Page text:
Taxpayers with specified foreign financial assets that exceed certain thresholds must report those assets to the IRS on Form 8938Statement of Specified Foreign Financial Assets, which is filed with an income tax return. The new Form 8938 filing requirement is in addition to the FBAR filing requirement. A chart providing a comparison of Form 8938 and FBAR requirements may be accessed on the IRS Foreign Account Tax Compliance Act web page.

June 20, 2014


The information on the program changes are:
  • IR-2014-73, June 18, 2014 is read here; announces the changes.
  • OVDP 2012 (as changed 6/18/14), read here.
  • Streamline Filing Compliance Process (as changed 6/18/14), read here.  This is the description.  There are two types of Streamline filings:  Non-resident and Resident.  The Nonresident program -- referred to as Streamlined Foreign Offshore Procedures -- is described on a web page titled: U.S. Taxpayers Residing Outside the United States, read here. The Resident program -- referred to as Streamlined Domestic Offshore Procedures -- is described on a web page titled U.S. Taxpayers Residing in the United States, read here.
  • Delinquent FBAR Submission Procedures (as changed 6/18/14), read here
  • Delinquent International Information Return Submission Procedures (as changed 6/18/14), read here. (This relates to the Forms required for entities, such as CFC's, trusts,etc.)
  • IRS OVDP 2014 FAQs, read here.  Pay attention particularly par. 1.1 on the changes from the original OVDP 2012.
  • Transition Rules FAQs, read here.
  • Bank and Promoter List, read  here.  This list is the basis for the 50% penalty in OVDP 2014 (See FAQ 7.2 in the OVDP 2014 FAQs, read here.)   
The new procedures are as follows:

1. Foreign residents (requiring only foreign residence in the 3 year period):  File 3 years of delinquent or amended returns and pay tax and interest.  No penalties (including FBAR or miscellaneous) will be assessed.  Must also complete and sign a statement on the Certification by U.S. Person Residing Outside of the U.S. certifying (i) eligibility for the procedure, (ii) filing of all required FBARs, and (iii) that the failure to file tax returns, report all income, pay all tax, and submit all required information returns, including FBARs, resulted from non-willful conduct.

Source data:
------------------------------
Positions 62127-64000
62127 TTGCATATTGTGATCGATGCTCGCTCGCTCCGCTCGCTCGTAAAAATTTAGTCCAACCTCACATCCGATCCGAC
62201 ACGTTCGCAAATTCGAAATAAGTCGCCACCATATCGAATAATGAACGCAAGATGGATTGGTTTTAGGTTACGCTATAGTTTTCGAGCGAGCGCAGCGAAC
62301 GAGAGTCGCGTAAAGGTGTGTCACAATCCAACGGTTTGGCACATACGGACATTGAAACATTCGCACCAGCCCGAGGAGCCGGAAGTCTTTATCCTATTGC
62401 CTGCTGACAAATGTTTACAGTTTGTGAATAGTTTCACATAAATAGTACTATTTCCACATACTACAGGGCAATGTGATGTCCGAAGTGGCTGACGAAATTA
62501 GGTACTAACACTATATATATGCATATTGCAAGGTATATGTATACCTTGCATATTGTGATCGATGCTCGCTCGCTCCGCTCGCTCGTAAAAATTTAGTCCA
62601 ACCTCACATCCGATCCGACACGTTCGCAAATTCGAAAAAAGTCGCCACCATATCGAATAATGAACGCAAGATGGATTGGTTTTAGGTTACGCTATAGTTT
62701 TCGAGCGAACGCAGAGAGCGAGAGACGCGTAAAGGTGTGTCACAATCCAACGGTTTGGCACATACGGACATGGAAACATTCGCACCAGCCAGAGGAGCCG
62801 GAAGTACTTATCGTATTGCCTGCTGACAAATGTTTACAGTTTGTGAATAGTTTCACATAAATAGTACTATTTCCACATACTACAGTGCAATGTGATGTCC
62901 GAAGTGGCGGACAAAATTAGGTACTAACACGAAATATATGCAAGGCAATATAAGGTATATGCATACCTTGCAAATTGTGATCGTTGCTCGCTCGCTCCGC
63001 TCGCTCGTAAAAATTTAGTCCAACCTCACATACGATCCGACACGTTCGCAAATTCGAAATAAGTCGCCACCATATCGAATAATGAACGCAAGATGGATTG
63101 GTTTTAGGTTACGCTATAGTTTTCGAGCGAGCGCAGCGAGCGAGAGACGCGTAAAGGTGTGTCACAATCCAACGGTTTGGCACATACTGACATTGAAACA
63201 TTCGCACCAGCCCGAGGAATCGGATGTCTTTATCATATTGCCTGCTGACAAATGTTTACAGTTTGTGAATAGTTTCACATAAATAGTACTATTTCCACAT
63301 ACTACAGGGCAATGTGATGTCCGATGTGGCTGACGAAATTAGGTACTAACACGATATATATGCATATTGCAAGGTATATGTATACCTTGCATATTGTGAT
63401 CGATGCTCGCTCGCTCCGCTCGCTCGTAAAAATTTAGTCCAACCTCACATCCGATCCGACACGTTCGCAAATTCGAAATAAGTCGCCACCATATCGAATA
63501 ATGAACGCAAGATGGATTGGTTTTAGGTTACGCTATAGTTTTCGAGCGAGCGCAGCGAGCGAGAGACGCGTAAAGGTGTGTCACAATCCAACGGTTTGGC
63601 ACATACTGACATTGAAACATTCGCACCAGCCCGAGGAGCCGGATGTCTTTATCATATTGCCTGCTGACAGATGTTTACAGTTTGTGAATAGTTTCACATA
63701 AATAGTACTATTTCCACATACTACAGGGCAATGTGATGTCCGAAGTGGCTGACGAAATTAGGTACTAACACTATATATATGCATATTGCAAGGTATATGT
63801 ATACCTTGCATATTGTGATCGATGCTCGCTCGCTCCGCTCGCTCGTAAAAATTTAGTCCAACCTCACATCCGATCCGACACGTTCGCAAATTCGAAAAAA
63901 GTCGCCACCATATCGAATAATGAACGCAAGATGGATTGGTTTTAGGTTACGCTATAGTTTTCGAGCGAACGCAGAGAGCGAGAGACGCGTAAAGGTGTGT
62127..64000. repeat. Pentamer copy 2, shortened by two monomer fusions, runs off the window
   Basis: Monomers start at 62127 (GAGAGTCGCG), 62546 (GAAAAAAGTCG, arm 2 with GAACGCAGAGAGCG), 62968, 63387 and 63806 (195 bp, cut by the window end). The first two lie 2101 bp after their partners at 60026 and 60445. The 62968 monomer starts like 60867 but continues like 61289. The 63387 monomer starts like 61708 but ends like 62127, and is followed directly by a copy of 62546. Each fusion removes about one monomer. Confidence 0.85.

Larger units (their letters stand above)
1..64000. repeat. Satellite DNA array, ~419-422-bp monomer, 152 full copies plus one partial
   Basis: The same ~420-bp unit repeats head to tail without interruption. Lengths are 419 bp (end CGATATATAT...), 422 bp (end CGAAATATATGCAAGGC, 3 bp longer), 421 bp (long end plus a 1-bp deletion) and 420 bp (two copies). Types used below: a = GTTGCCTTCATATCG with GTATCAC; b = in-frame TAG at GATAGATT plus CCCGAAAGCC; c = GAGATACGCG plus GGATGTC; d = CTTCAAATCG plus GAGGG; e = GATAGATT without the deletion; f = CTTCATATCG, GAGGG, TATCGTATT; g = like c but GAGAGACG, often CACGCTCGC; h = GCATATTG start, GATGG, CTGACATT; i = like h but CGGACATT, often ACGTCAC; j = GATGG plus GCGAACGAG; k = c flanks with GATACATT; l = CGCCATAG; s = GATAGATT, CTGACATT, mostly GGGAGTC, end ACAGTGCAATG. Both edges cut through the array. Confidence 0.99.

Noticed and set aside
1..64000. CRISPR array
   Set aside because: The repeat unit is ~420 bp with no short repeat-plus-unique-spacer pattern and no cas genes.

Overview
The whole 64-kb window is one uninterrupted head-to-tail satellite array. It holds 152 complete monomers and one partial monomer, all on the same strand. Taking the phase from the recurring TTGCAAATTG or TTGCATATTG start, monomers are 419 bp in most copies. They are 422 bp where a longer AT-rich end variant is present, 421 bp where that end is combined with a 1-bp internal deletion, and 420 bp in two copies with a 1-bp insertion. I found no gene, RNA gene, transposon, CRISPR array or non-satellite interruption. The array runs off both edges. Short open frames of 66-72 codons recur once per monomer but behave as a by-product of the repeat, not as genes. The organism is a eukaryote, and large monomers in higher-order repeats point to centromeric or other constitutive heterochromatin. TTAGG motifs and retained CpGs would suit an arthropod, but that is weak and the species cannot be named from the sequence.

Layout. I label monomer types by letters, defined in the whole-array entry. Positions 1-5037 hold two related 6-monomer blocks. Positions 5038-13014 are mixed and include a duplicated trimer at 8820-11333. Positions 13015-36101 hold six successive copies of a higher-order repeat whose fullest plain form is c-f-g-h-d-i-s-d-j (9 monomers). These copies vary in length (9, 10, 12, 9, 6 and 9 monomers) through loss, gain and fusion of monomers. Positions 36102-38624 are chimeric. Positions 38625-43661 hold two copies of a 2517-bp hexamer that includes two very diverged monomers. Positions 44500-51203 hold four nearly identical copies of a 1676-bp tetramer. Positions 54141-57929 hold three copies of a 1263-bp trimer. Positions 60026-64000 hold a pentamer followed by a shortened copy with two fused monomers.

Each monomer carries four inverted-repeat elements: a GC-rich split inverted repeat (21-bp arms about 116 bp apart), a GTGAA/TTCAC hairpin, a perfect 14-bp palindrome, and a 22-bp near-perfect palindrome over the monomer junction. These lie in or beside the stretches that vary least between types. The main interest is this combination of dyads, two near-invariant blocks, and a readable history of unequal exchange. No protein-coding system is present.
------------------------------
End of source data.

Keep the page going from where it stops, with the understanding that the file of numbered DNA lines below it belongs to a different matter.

2.  Nonforeign residents (Domestic residents):  Must file 3 years of returns and pay tax and interest.  No penalties other than a 5% miscellaneous penalty on foreign financial accounts only will be assessed.  Must complete and Sign the Certification by U.S. Person Residing in the U.S. that (i) eligibility is met; (ii) all FBARs have been filed; (iii) "the failure to report all income, pay all tax, and submit all required information returns, including FBARs, resulted from non-willful conduct;" and (iv) that the miscellaneous penalty amount is accurate.

Nonwillful conduct for the purposes of #1 and #2 is:  "conduct that is due to negligence, inadvertence, or mistake or conduct that is the result of a good faith misunderstanding of the requirements of the law; 

The taxpayers can be audited under the income tax audit guidelines but will not be automatically audited.

A couple of the material changes to OVDP 2012 are described in par. 1.1 of the FAQs as follows:
A 50% offshore penalty applies if either a foreign financial institution at which the taxpayer has or had an account or a facilitator who helped the taxpayer establish or maintain an offshore arrangement has been publicly identified as being under investigation or as cooperating with a government investigation. See FAQ 7.2.